Talking to Eeyores
©2020, George J. Irwin. All rights reserved.
For an illustration of the most difficult type of stakeholder I have ever encountered, we can turn to the works of one A.A. Milne, the creator of one of the most beloved series of characters in children's literature.
And I don't mean Winnie the Pooh here. I'm referring to Eeyore.
In the stories, the toy donkey is "pessimistic, gloomy, depressed, and anhedonic" (thank you, Wikipedians). But there are some Eeyores you'll meet in your travels as a Lean Six Sigma Practitioner as well:
"This improvement will never work."
"The project is going to fail."
"We've already tried this."
"We're all gonna die."
OK, maybe not that last one, but there are certainly times when an Eeyore involved with the project can make you feel approximately that bad.
How does one deal with such a character?
Well, the concept of Accepting What You Cannot Change is likely to apply. It might be interesting to explore the backstory of this individual, but if the attitude is firmly entrenched, it's probably not worth your time.
So… workarounds, if that's possible. If your Eeyore is just a member of the project team, or a subject matter expert, then there may be ways to counteract the negativity. For example, you can align positive (or overly positive) team members with this person, especially if they already know the Eeyore in question.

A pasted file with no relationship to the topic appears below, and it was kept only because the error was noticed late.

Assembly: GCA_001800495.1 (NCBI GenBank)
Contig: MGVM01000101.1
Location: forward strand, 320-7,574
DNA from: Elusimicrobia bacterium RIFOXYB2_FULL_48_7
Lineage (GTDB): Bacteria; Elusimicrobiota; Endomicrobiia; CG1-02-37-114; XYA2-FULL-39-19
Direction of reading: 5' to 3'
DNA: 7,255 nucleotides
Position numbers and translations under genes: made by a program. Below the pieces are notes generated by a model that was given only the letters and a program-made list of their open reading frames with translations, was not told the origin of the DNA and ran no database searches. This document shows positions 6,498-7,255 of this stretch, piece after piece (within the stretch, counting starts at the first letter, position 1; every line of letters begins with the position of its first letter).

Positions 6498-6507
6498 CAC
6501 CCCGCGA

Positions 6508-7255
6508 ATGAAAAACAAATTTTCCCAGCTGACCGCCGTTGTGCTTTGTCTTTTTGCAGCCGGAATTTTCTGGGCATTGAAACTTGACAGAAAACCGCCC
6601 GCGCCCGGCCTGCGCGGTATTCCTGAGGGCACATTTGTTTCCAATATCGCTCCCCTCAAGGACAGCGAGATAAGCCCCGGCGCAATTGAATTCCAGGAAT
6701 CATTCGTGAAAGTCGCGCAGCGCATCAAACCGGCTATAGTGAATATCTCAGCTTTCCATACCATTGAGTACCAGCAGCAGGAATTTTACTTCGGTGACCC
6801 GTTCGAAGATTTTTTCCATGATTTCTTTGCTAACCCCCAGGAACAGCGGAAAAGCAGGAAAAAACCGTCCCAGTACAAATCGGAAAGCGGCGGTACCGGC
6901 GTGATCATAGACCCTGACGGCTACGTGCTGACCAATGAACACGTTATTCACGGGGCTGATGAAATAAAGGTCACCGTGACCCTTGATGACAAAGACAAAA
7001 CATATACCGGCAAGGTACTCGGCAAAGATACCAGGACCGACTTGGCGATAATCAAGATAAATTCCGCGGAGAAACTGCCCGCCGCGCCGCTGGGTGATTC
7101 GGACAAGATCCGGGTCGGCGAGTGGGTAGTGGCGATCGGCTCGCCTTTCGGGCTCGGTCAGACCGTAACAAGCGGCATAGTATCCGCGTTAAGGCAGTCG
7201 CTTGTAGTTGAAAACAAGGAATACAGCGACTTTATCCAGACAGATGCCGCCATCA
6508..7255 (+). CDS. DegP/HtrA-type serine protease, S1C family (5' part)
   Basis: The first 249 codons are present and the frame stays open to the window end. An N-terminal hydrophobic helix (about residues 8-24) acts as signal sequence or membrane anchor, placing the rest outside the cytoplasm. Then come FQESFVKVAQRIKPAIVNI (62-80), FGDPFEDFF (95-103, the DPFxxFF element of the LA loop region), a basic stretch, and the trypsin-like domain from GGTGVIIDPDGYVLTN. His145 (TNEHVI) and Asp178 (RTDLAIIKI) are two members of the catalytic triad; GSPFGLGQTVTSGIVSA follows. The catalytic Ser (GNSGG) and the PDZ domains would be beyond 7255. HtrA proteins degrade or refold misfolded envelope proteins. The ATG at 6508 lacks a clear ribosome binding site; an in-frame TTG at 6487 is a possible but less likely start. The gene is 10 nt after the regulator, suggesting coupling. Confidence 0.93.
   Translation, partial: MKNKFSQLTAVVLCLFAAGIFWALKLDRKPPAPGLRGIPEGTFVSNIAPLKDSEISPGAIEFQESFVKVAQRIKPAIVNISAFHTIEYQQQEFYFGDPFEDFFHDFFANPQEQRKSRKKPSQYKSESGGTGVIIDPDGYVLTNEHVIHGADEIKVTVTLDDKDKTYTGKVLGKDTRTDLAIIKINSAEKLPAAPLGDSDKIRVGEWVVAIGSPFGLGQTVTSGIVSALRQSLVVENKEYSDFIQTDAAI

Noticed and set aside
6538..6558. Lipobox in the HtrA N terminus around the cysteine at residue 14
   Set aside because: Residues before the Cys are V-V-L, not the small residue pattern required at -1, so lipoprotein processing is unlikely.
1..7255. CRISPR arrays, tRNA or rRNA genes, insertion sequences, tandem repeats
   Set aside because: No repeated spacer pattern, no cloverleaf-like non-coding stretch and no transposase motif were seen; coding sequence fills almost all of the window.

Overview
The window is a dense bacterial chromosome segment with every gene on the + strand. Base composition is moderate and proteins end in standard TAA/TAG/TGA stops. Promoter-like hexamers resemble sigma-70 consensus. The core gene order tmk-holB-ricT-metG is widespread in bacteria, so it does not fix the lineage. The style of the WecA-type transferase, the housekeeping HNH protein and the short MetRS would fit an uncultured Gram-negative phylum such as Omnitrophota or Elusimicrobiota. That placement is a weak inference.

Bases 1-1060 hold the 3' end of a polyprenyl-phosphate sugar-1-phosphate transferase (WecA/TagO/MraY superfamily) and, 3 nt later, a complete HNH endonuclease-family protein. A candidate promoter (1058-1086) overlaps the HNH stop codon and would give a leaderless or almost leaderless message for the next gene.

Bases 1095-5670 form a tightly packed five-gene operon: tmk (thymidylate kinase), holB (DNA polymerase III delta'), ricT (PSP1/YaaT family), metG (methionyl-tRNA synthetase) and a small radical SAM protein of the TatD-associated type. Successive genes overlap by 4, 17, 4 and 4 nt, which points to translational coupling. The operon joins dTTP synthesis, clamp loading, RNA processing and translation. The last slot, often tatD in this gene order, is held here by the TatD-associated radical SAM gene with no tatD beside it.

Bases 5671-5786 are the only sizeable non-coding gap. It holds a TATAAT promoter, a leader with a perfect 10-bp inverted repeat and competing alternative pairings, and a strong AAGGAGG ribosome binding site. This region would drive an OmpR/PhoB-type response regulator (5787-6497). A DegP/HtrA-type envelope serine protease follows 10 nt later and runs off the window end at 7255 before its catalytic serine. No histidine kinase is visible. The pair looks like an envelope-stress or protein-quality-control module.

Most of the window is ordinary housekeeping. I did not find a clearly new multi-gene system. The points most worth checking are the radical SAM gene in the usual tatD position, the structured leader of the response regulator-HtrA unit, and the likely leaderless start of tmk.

Or you can—and I mean this—solicit and value the input. If there are specific reasons why Eeyore thinks "this will never work," those might be important risk factors for the project. If there's nothing to back up a general statement, though, that's not going to be very helpful.
The presence of an Eeyore is much more risky in a position of authority: sponsor, champion, finance approver, senior leader. I've had projects with an Eeyore at the top. It's not hard to guess what happened with those efforts. This is where Knowing Thy Stakeholders is so important.
My approach to this is head-on: I ask, "What does success look like to you?" If there's no good answer, then, if I have the backing of the organization, I will ask, "Then why do you want this particular project? Is there something else we could be helping with that would make more sense?" This accomplishes at least two things: first, it shows that you're paying attention, and second, it shows that you're flexible.
One final loaded question: did you recognize yourself as an Eeyore? I don't mean once in a while... we all have our moments. (Just ask my wife.) If you did, then I invite you to consider how you might have gotten there. There could be reasons that I'm not qualified to comment on, but it also could be that you've been subject to circumstances beyond your control. Trust me, everyone has. It can get discouraging. Try not to let it take over.